Six representatives of the collapsed Presbyterian Mutual Society have agreed not to act as company directors for periods of up to six years, the High Court heard today.
Undertakings given by each of the men has led to a resolution of disqualification proceedings against them.
The Department of Enterprise, Trade and Investment was seeking to have them declared unfit to run a company over their alleged role in the PMS.
But on the eve of a planned two-week hearing, a judge was asked to dismiss the case against five directors and the chief executive by consent.
Michael Humphreys QC, for DETI, revealed: "Each of the respondents has given an undertaking not to act as a director for a particular period of time.
"The Department can accept undertakings when it's expedient and in the public interest. That's the agreed position."
Mr Justice Deeny requested the details for each representative, stating that the public is entitled to know.
Under the terms of the settlement Colin Ferguson, who acted as chief executive of the PMS, has agreed to a six-year period.
Four of the directors, David James Clements, David McConaghy, Albert McCormick and Sidlow Samuel McFarland, gave undertakings not to act for four years.
The fifth director, Philip Black, has agreed to a three-year period.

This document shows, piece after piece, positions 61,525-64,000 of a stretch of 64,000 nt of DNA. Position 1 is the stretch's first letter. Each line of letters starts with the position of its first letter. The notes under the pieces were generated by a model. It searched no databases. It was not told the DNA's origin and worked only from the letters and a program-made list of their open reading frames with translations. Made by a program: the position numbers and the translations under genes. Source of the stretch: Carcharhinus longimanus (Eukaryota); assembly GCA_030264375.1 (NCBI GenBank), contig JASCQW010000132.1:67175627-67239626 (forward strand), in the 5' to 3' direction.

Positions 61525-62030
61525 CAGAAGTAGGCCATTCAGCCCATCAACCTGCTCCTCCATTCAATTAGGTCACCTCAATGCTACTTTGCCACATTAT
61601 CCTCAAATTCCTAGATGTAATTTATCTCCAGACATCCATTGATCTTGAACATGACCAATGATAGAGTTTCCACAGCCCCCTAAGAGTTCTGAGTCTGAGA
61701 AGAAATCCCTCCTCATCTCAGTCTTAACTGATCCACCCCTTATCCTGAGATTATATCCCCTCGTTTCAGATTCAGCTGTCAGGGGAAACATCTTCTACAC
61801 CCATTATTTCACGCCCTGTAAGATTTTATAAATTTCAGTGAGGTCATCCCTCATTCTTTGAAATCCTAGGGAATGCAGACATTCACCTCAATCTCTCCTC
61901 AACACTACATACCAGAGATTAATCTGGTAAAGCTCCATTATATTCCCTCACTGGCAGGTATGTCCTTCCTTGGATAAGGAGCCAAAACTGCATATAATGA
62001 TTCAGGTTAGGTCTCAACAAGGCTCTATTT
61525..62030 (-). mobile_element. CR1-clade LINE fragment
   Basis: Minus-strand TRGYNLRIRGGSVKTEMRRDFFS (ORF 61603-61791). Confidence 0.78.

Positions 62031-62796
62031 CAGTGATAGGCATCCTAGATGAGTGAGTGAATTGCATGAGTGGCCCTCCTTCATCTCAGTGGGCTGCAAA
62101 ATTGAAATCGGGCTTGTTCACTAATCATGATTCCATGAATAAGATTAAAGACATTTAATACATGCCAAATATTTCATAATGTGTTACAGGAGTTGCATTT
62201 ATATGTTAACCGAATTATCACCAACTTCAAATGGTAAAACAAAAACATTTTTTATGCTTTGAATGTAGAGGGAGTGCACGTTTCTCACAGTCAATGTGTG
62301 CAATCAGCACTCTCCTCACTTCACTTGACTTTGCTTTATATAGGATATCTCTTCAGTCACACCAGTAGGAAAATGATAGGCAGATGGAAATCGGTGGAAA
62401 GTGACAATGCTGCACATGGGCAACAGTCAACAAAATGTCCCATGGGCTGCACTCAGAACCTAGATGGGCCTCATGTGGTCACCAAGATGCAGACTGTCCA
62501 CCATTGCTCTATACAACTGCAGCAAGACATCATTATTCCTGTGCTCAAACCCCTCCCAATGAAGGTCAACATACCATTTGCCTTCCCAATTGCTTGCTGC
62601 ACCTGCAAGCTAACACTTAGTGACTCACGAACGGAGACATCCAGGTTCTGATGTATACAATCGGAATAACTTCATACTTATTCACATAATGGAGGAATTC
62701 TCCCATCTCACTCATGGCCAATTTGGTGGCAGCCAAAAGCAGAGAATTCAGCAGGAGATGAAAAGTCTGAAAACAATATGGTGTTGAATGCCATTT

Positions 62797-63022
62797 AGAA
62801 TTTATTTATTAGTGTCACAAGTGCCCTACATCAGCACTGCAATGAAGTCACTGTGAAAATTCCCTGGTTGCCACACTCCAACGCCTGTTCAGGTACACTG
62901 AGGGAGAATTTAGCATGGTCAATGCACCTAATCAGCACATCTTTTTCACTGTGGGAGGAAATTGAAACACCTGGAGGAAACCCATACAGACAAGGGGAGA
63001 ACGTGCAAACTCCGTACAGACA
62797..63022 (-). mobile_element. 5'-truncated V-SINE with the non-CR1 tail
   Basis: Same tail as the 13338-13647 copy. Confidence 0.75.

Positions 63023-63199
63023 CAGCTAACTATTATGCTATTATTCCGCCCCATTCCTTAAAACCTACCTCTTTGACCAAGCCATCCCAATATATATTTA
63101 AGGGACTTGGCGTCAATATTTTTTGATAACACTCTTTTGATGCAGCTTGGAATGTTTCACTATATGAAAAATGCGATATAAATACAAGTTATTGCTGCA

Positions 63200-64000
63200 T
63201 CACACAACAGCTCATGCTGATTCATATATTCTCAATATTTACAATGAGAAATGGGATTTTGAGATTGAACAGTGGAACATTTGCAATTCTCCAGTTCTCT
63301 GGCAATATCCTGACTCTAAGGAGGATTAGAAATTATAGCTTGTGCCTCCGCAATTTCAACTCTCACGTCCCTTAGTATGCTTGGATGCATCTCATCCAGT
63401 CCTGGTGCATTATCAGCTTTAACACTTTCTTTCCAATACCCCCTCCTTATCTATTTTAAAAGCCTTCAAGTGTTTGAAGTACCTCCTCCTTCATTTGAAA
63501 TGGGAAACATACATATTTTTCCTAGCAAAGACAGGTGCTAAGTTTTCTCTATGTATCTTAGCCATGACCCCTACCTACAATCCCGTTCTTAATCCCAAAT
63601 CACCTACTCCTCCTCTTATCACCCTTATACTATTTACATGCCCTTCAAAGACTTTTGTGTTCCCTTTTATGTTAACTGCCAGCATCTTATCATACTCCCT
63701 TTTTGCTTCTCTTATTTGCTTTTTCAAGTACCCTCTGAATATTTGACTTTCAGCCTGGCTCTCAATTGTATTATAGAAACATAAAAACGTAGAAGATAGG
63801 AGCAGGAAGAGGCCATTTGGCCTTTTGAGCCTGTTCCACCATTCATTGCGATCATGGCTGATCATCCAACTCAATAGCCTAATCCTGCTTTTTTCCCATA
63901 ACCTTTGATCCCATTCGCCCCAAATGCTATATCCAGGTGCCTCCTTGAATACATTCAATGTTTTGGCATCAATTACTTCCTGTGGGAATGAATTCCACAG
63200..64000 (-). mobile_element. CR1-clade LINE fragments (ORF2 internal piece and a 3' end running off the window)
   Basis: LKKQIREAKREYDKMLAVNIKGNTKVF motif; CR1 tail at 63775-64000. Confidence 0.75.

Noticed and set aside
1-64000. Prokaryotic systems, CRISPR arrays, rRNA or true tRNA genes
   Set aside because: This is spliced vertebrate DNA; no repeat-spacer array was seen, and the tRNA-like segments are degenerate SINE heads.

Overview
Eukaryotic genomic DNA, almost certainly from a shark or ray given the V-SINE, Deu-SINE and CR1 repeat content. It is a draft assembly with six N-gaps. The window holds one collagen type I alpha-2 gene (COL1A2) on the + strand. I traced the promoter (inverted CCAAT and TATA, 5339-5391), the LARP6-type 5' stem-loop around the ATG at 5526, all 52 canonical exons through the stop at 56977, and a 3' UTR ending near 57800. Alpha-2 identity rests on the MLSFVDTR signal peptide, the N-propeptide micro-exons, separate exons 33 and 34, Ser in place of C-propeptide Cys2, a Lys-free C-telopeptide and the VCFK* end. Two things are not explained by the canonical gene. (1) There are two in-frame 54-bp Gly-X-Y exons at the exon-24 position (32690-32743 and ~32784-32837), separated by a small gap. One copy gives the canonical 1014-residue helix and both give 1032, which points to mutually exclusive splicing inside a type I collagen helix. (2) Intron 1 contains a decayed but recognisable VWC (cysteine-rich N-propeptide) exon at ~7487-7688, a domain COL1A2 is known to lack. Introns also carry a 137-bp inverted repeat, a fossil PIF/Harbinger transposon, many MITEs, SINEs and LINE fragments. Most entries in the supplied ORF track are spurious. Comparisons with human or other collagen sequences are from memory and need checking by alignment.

Nearly 10,000 Presbyterians lost access to their savings when the Society was forced into administration in November 2008 after a run on its funds.
A rescue package underwritten by the Westminster government and the Northern Ireland Executive was agreed in 2011.
DETI had made a series of allegations of unfitness against some of the directors.
Before the resolution was announced it had been claimed that orders were only being sought against some elderly directors because they are "soft targets".
Respondents in the case included at least three men in their seventies with significant health problems. Two of them are retired clergymen.
Mr Ferguson was included in the action by DETI who claimed he acted as a de facto director in approving loans and lending money.
Previously the court was told he had suffered a serious illness which led to him spending a period in intensive care.
A contested hearing had been due to get underway at the High Court on Monday.
Although the directors were insured against being being liable for costs, informed sources predicted the Department could have been facing a legal bill of up to £500,000 had it ultimately lost.